HYCS #3 – Power, Consulting’s Secret Sauce

If there was one thing I could tell you that would change your practice as a consultant, it’s this:  Power is way cooler than you think it is.

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Word Count:  1023

Reading Time: 4 minutes

Assignment Time: 3 minutes per occurrence

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“I am the great and powerful Oz!”

–The man behind the curtain

Do you remember that scene in the Wizard of Oz when Dorothy and her companions first meet the Wizard, and cower before him?  Such displays of power are meant to awe, and to obscure the truth of the situation.  The truth of the situation is this:  The most powerful person in that room was not the Wizard.  It was Dorothy.

Take a look at how author and consultant H.B. Karp* defines power.

“Power is the ability to get all of what you want from the environment, given what’s available.” 

Because his definition is so revolutionary, he goes on:

  • Power  begins at home – it’s intrapersonal.  This means it requires only you to exercise it fully.  When you fail to get what you want, the question to ask is “How did I stop myself from getting what I want?”
  • The object of power is to get what you want.  This means power is not an end but a process.
  • Realistic expectations are important.  Just because something isn’t available from the environment doesn’t mean you are not powerful.  There is a difference between powerlessness and futility.

Finally, Karp differentiates power from domination.

Power Domination
the object  is to get an end result by expanding what’s available the object  is to bend someone to your will (I win – you lose)
requires only one person requires at least two people
strengthens you and others weakens you and others
creates freedom and individual responsibility creates enslavement and hierarchy

*(adapted from H.B Karp, Personal Power)

Dorothy was the most powerful person in the room because she knew what she wanted, and was willing to work what was available to get it.   That’s how you can be the most powerful person in the room too, no matter who out-ranks you.

Because power is contagious, being comfortable with your power will help put your client in touch with their power.

Consulting happens in the space between what you want, what your client wants, and what’s possible given the constraints you each have to work within. That’s why it’s so critical to find out what your client wants, to know what you want, and to accurately assess what is available in the environment.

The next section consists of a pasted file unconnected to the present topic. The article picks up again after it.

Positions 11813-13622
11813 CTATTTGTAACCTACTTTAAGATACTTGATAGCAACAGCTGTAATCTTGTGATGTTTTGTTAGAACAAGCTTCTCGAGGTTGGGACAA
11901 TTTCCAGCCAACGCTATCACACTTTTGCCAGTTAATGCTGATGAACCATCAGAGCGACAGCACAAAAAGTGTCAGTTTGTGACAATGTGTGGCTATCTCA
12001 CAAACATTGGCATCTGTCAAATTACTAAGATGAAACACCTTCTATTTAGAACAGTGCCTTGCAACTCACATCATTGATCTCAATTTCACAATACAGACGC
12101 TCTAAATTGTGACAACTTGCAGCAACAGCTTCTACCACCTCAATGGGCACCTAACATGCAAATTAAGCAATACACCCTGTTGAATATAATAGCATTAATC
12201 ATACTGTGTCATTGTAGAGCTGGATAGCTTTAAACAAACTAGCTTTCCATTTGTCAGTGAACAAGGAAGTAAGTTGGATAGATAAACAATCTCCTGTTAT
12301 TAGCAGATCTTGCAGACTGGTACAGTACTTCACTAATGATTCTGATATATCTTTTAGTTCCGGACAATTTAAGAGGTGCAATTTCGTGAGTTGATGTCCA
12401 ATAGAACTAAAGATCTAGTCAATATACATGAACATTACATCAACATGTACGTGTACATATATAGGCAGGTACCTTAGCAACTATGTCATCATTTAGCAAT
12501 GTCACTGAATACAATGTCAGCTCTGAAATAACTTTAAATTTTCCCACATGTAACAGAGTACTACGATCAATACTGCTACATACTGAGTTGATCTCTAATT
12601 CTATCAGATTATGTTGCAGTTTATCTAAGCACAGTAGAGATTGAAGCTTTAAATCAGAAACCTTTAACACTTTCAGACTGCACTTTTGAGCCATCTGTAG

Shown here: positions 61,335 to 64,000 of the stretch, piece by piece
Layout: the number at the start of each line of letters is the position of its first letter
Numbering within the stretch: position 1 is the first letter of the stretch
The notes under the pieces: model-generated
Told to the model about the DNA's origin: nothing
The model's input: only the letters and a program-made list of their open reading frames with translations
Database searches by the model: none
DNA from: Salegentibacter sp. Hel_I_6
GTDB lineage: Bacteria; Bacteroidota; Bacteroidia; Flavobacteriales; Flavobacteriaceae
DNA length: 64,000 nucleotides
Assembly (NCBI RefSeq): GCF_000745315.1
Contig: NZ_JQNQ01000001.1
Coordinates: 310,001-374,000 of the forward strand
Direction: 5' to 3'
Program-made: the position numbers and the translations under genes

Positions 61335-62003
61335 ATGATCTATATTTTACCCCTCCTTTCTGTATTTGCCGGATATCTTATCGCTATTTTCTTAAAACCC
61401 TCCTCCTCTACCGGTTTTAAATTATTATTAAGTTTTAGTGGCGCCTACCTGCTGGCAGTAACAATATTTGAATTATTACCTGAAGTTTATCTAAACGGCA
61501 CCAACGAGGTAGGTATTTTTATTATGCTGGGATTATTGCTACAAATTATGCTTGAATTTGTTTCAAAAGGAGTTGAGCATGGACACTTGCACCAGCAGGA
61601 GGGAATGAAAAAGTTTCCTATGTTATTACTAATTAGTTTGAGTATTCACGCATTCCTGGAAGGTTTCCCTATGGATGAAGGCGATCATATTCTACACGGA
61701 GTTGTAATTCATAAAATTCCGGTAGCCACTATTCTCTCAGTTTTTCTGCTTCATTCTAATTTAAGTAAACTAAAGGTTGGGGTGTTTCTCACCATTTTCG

Only then can you fully explore what is possible.

Of course, knowing what you want and getting it involves the “V” word:  Vulnerability.  Being vulnerable takes courage.  Dorothy wanted to go home and was brave enough to say so.  What do you want?  How do you feel about putting it out there?  A little exposed, maybe?  Of course you do.  And your client may as well.  That’s what keeps this kind of exchange lively.  You will never be in doubt that you have skin in the game when you are being powerful.  Power is not being invulnerable, like a superhero or a Jedi knight.  It looks more like Dorothy:  Determined, at times discouraged, but all-in, and using all you’ve got.

That’s why we so often settle for domination or its other face, victimization.  These are the same thing:  Both involve hiding your real interests behind a position that keeps you safe and invulnerable.  It also keeps you stuck, like in this story.

Two student chefs, we’ll call them John and Annie, are fighting over an orange they each need for a recipe.  The confrontation is getting so loud and acrimonious the master chef intervenes.

“John, what do you want the orange for?”

“I need the zest for my risotto.”

“Annie, what do you want to orange for?”

“I want the juice for my salad dressing.”

Positions are like an opening bid in an auction:  They get things started, but are rarely where you end up. Positions divide and keep us stuck; interests – what we hope for but may forget to say – provide alternatives that can’t be imagined if we insist on our position.

Every consulting situation starts out just like that:  My client hides what they really want to accomplish by telling me what to do and how to do it.  The position they take does not help me see what they are hoping for.  If I take them at face value, I may fail to explore fully what is possible in the situation.  I assume I am never hearing all of my client’s interests, so I ferret them out.

It’s tempting to hide what I really want until I’m sure it’s safe to bring it up.   That sets a bad example, so I spit them out as soon as I can.  I want us both out in the open, full of power, so I say things like:

  • “I don’t want to make things worse.”
  • “Tell me again why that’s not possible.”
  • “In your position, I’d be feeling pretty nervous right now.”
  •  “I know you are uncomfortable with the tension in the room.  Let’s wait a little longer to intervene.”
  • “I want to intervene directly in your meetings as you work.  That’s the fastest way to make a change in your team.”
  • “Tell me more about why that won’t work.”
  • “I want a bigger say in the planning.”
  • “We don’t have enough time for that approach; here’s what we can do instead.”
  • “I’m getting anxious about the amount of presentation in this meeting.  It’s not going to get us to our outcome.”

Until everyone comes out of hiding, your conversation will be unsatisfying, and your work uninteresting.  Leadership is going first.  Interest your self first.   Come out of hiding first.

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Your assignment this week is simple, but profound.  Notice 1-3 times you don’t get what you want, and ask yourself: “How did I stop myself from getting what I want?

Total self-responsibility is total freedom.  Power requires only you.

Isn’t that cool?